School seeking Sarasota County charter off to shaky start

School seeking Sarasota County charter off to shaky start

A new school up for charter consideration before the Sarasota County School Board has met with skepticism from school board members who questioned the school’s finances and links to other struggling charter schools within the state.

The Sarasota County School District received an application for the Sarasota STEM Academy on Aug. 1 from education provider Alliance Educational Services, which works with a number of charter schools to provide academic instruction and school management. As the only school to apply for a charter in Sarasota County this year, the application was then reviewed by the district’s Charter Review Committee, comprised of district administrators, charter school leaders and community members.

On Sep. 28, the committee compiled their findings: only 28 percent of the academy’s application met the needs of the district. The committee’s primary complaints came from inaccuracies and inconsistencies within the school’s application.

The Sarasota STEM Academy advertises itself as one of few science, technology, engineering and math-focused programs in the district. But the committee was quick to point out that all Sarasota County middle schools have STEM programs, and Bay Haven and Wilkinson Elementary Schools have a STEM focus.

The school’s administrators listed their projected enrollment as 890 students by their fifth year, but told the city of Sarasota in a site plan application that they expected 1,400 kindergarten through 8th-grade students.

They also touted their partnerships with institutions like Mote Marine Laboratory, Riverview High School and the Bobby Jones Golf Club, but offered no evidence that these partnerships existed.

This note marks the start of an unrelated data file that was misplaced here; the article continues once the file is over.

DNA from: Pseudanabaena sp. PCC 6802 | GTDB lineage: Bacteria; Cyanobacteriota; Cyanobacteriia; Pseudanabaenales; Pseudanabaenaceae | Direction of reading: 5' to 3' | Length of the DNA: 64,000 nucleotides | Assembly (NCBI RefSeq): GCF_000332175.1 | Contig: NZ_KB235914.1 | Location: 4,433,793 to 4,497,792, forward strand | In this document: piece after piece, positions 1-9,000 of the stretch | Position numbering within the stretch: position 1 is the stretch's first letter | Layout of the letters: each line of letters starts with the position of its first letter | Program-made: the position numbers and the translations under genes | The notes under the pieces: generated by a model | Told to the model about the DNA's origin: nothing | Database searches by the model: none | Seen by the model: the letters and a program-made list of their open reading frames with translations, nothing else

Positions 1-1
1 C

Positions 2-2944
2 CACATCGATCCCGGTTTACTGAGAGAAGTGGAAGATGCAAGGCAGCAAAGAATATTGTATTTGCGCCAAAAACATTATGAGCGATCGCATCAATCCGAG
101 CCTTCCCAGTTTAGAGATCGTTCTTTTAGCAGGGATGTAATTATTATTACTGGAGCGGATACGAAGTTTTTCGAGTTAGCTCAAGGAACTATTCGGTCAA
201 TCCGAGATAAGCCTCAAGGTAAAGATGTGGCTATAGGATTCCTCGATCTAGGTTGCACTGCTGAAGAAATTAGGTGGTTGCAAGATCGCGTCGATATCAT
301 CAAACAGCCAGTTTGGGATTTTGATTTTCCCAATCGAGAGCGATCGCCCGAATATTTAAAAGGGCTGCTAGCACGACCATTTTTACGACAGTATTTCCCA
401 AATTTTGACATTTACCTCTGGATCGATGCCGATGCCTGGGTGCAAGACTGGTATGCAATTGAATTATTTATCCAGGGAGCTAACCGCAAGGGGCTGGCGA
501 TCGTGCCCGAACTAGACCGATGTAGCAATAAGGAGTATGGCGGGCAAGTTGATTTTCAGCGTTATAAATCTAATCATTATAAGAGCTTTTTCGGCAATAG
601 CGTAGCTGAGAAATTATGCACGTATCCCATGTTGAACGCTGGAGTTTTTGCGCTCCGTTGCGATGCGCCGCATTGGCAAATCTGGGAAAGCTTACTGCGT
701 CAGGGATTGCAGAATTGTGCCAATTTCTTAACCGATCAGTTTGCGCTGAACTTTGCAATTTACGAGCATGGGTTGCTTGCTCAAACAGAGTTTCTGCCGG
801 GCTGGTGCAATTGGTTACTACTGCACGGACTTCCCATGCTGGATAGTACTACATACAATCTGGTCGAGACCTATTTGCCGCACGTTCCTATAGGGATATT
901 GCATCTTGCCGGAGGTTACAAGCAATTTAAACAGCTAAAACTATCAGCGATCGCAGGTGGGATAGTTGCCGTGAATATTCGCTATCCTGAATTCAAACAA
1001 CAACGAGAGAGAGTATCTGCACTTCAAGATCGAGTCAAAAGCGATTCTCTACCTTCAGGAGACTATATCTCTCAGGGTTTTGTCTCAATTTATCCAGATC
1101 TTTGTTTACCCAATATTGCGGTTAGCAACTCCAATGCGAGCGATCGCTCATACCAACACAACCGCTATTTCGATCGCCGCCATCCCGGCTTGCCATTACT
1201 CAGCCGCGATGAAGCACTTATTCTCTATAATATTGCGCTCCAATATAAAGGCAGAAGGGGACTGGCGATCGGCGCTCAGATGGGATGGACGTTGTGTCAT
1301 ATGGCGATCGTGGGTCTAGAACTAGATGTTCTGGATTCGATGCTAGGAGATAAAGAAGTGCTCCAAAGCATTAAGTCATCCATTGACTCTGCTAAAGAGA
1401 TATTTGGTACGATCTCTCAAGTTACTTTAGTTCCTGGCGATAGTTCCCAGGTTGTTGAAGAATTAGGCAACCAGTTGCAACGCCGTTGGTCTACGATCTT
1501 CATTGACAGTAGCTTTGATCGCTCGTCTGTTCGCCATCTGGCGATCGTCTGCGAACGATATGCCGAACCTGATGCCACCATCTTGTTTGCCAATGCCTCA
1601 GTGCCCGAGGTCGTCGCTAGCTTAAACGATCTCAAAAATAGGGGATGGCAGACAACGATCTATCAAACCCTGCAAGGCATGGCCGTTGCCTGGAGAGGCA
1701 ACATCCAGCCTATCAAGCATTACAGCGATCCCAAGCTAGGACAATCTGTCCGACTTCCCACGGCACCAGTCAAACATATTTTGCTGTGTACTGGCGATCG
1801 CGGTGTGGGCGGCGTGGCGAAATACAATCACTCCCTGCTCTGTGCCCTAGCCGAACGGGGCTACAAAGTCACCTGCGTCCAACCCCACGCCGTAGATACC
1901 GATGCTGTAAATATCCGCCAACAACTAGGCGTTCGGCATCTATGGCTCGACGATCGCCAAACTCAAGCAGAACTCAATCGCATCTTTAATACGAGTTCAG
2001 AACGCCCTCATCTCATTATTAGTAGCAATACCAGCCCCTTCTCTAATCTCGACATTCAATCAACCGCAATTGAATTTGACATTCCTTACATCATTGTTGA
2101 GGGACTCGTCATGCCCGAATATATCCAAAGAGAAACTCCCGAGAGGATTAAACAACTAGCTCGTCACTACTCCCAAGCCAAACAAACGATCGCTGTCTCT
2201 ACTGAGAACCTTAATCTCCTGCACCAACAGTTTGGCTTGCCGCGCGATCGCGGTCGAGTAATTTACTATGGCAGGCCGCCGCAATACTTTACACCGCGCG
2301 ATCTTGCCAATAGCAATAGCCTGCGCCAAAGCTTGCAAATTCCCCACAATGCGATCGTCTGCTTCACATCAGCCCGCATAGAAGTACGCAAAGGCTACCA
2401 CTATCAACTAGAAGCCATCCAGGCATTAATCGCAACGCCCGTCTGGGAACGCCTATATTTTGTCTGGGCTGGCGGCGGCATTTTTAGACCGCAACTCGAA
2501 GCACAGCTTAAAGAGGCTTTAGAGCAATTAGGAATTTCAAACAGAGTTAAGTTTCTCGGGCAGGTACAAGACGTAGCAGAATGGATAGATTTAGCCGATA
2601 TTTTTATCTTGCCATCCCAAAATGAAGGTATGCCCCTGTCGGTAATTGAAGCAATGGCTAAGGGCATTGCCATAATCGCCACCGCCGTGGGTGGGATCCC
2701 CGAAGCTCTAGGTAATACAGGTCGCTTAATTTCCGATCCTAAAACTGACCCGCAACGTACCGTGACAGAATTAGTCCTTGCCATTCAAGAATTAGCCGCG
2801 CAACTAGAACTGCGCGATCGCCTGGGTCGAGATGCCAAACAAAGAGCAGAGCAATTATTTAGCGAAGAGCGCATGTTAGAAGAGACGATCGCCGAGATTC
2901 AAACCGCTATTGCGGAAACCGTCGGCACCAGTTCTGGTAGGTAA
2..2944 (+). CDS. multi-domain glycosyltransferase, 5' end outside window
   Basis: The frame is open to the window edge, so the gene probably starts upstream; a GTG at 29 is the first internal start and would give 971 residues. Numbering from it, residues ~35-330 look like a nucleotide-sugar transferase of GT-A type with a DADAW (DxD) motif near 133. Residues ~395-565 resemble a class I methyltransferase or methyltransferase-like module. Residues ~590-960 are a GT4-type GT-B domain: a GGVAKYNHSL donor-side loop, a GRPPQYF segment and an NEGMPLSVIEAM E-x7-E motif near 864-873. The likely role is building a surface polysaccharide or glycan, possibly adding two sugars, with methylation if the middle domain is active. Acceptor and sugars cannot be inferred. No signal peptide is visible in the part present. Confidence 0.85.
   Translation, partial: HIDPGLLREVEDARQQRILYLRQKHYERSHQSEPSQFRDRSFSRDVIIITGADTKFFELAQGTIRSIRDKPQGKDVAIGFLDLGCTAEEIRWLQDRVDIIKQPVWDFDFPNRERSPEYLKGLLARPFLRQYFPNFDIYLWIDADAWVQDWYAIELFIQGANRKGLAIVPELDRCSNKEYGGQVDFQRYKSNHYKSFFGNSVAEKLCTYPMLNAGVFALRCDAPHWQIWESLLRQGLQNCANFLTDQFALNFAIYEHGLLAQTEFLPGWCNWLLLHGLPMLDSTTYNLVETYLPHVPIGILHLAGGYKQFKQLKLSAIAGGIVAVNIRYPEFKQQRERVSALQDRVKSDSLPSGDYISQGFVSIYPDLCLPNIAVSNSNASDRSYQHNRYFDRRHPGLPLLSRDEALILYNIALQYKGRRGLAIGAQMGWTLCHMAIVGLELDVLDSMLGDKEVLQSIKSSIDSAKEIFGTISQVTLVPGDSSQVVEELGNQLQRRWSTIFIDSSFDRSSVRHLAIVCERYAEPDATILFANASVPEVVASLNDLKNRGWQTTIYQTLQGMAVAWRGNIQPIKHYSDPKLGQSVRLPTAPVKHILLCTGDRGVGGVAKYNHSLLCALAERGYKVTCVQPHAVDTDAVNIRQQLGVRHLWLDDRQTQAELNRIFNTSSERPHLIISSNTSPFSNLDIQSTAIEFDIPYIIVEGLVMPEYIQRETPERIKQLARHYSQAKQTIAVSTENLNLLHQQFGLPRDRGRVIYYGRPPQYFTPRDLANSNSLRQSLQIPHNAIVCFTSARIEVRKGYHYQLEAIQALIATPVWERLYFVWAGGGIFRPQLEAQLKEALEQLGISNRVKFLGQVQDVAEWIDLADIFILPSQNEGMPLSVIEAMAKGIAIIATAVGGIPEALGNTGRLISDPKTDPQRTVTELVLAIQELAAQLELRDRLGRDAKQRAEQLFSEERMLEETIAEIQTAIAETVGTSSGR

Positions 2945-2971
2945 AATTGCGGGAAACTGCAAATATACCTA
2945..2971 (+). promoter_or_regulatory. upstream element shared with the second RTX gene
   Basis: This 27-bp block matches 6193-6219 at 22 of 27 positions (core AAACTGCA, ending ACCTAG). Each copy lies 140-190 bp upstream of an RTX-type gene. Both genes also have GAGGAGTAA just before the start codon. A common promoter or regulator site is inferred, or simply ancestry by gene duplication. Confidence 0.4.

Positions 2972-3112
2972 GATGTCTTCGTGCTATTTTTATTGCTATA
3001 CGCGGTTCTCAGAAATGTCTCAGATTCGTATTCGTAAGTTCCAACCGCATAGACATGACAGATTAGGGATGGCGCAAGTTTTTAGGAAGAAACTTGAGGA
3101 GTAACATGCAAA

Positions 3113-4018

In addition, they omitted the name of Justin Matthews in one part of the application, but later said he was the chief operating officer for Alliance Education Services and placed him on the organizational chart submitted to the district.

Matthews is not a new name within the Sarasota school district. In 2013, he left as principal at Imagine School at North Port — then the largest charter school in Sarasota County — after the school’s governing board voted unanimously to end their management contract with Imagine Schools, an out-of-state parent company. The nonprofit quickly filed a lawsuit seeking more than $15,000, claiming that Matthews and the school defamed the company with comments made to the public. The vote came after Matthews and staff were frustrated by high management fees owed to Imagine Schools.

Now Matthews sits as the COO, the highest position listed on Alliance’s website. He did not attend the Oct. 3 board work session on the school’s charter.

Seeking charters

In the past two years, Alliance also has sought three charters in nearby counties with varying degrees of success.

In Hillsborough County, the charter was accepted and became Avant Garde Academy, but construction setbacks led to 250 students meeting in a church until the school was completed on Sept. 5.